Question Corner
With Father Kenneth Doyle

Q: I was raised a Catholic in the 1950s and '60s. I left the Church in the 1980s but am now starting to attend once more. However, I am very distressed by the amount of noise in church, especially right after Mass. As soon as the priest processes out, our parish church sounds like a sports bar during the Super Bowl. I see children running between the pews, yelling to their friends, while their parents seem to pay no attention because they themselves are talking to their friends.

Back in the '50s and '60s, you could hear a pin drop in church, and if it became necessary to speak, you always did so in a whisper. We were taught that this was God's house, and that we were there to pay honor and reverence. The way I see it is this: God gives us 168 hours a week; can't we devote just one of those hours to God alone while we are in his house? We would still have 167 other hours to socialize. (Martinsburg, Pa.)

A: Your concern serves as a helpful reminder of the importance of reverence in what is clearly a sacred space. While there is no "rule" about talking in church, a few thoughts might help us to reason to an appropriate solution.

First, the General Instruction of the Roman Missal says, "Even before the celebration itself, it is a praiseworthy practice for silence to be observed in the church, in the sacristy, in the vesting room and in adjacent areas, so that all may dispose themselves to carry out the sacred celebration in a devout and fitting manner" (No. 45).

Although the instruction makes no specific reference to silence at the end of Mass, it would seem that a period of quiet at that time would allow gratitude to fill the soul for the special gift received.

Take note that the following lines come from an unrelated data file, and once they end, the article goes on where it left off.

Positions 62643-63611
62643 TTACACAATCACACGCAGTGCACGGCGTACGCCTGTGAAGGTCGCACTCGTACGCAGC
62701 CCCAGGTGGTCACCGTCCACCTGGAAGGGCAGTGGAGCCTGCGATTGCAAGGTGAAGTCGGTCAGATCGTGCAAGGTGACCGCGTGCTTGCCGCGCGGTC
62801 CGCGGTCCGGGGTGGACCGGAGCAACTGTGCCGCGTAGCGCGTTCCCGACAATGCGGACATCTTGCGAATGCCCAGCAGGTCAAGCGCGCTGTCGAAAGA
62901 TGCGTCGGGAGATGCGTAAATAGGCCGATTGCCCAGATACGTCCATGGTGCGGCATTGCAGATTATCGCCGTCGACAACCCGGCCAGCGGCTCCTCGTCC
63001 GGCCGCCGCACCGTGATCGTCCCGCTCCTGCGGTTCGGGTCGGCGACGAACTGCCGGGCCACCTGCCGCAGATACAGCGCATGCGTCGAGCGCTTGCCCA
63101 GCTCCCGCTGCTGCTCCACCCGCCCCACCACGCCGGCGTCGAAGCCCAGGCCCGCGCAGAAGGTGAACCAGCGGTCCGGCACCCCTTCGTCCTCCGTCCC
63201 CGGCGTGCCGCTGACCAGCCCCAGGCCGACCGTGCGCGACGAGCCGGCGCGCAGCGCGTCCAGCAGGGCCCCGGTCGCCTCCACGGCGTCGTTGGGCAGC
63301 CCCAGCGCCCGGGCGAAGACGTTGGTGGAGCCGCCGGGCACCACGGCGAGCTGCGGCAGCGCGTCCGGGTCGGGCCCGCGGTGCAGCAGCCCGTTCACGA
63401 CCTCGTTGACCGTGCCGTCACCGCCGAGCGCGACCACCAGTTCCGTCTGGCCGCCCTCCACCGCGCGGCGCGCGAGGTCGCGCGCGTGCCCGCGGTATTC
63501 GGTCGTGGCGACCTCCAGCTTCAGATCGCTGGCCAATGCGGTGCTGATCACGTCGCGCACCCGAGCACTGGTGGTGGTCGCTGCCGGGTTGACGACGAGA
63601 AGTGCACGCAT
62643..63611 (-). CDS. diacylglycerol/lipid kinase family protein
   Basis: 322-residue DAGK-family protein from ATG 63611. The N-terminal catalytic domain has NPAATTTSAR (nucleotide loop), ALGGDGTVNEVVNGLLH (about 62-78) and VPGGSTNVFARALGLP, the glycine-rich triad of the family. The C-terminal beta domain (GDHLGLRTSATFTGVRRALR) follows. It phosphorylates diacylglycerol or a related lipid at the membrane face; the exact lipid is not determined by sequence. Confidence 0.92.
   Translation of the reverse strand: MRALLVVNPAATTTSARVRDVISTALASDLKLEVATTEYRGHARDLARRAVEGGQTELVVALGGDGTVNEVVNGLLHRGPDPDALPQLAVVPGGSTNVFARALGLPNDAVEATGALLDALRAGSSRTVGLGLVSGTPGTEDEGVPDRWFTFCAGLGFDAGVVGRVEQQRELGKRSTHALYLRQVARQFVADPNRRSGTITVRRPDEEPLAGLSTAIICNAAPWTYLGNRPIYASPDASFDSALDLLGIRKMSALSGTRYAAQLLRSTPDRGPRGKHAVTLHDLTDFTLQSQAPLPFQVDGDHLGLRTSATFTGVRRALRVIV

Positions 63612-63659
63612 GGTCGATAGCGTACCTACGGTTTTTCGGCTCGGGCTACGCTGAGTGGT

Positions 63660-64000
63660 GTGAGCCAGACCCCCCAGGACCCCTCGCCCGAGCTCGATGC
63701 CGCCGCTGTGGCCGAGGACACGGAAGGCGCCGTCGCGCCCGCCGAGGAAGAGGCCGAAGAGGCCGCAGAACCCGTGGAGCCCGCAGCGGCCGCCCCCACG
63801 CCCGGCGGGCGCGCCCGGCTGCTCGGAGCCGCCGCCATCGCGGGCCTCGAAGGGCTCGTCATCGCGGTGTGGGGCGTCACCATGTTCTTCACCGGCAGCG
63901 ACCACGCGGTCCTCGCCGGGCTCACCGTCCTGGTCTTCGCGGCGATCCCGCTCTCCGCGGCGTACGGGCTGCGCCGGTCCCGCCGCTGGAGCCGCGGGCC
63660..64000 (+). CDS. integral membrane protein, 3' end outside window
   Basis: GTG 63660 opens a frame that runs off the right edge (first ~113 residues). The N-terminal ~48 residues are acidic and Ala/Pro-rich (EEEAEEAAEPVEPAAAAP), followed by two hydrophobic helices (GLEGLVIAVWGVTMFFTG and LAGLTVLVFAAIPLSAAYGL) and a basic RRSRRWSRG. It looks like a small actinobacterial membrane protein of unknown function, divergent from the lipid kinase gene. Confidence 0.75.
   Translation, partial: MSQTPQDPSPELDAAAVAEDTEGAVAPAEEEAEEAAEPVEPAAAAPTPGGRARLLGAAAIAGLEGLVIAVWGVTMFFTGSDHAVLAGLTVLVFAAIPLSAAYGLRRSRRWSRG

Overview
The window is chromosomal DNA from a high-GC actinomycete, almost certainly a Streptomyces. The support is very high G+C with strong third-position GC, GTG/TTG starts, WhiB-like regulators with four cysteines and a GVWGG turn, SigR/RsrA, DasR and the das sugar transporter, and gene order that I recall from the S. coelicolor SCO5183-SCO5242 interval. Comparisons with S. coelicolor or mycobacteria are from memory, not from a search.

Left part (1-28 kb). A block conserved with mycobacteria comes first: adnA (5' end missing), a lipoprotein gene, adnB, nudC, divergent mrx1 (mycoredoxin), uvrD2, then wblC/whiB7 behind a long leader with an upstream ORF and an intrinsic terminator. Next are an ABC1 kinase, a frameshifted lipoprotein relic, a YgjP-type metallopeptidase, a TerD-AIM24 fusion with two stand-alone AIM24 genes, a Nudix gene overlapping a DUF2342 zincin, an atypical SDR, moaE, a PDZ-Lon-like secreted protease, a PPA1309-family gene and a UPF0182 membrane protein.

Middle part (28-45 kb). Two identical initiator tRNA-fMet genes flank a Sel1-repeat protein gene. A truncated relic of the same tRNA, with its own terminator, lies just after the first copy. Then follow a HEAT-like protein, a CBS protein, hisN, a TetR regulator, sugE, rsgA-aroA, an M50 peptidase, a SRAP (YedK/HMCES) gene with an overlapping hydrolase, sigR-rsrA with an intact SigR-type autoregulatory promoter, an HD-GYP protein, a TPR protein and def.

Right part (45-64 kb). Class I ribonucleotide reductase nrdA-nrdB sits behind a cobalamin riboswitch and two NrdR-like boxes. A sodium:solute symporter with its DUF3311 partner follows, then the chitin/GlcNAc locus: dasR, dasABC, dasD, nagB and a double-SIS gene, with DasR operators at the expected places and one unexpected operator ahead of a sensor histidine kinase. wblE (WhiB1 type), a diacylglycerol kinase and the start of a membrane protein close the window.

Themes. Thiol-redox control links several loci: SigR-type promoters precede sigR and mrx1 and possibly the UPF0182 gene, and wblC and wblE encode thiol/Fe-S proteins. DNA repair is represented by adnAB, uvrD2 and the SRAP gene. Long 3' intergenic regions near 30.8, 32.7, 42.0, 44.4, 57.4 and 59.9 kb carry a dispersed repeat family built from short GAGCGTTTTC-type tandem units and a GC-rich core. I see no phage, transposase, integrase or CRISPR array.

It's a natural instinct, and a good thing, for parishioners to want to welcome one another and catch up on one another's lives — and it is often a sign of a parish's vitality that people genuinely enjoy socializing before and after the Sunday Eucharist.

So the question becomes how to combine that value of community with the reverence due to Christ present in the tabernacle and the respect owed to people who are still praying after Mass is over.

Certainly a nod of recognition and a smile is appropriate when filing out of pews, and even a few whispered words of greeting; but an extended conversation at a normal decibel level is better left until the gathering area (the "lobby," for Catholics of my vintage), and some parishes make that preference explicit by signs or bulletin announcements.

That way, both quiet reverence and happy conversation have their proper settings. (Newer parish churches are being built with larger gathering areas to accommodate those twin goals.)

Also, in order to foster the special attention the Eucharist merits, I know of some parishes which, shortly before Mass starts, make an announcement that the next few minutes will be spent in silent preparation for the sacred celebration.